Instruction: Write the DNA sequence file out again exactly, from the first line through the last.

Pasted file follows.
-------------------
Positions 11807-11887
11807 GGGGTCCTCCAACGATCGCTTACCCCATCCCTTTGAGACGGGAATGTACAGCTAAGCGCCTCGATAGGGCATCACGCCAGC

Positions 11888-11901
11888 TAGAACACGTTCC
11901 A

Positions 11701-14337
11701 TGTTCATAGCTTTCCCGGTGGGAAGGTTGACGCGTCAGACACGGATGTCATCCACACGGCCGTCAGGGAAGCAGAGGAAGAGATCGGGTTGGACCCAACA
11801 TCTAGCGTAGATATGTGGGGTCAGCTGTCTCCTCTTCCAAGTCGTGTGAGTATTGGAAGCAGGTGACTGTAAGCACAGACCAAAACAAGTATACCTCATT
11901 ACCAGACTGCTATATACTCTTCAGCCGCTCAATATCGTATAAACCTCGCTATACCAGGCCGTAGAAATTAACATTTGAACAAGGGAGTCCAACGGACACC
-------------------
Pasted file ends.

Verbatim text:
Positions 11807-11887
11807 GGGGTCCTCCAACGATCGCTTACCCCATCCCTTTGAGACGGGAATGTACAGCTAAGCGCCTCGATAGGGCATCACGCCAGC

Positions 11888-11901
11888 TAGAACACGTTCC
11901 A

Positions 11701-14337
11701 TGTTCATAGCTTTCCCGGTGGGAAGGTTGACGCGTCAGACACGGATGTCATCCACACGGCCGTCAGGGAAGCAGAGGAAGAGATCGGGTTGGACCCAACA
11801 TCTAGCGTAGATATGTGGGGTCAGCTGTCTCCTCTTCCAAGTCGTGTGAGTATTGGAAGCAGGTGACTGTAAGCACAGACCAAAACAAGTATACCTCATT
11901 ACCAGACTGCTATATACTCTTCAGCCGCTCAATATCGTATAAACCTCGCTATACCAGGCCGTAGAAATTAACATTTGAACAAGGGAGTCCAACGGACACC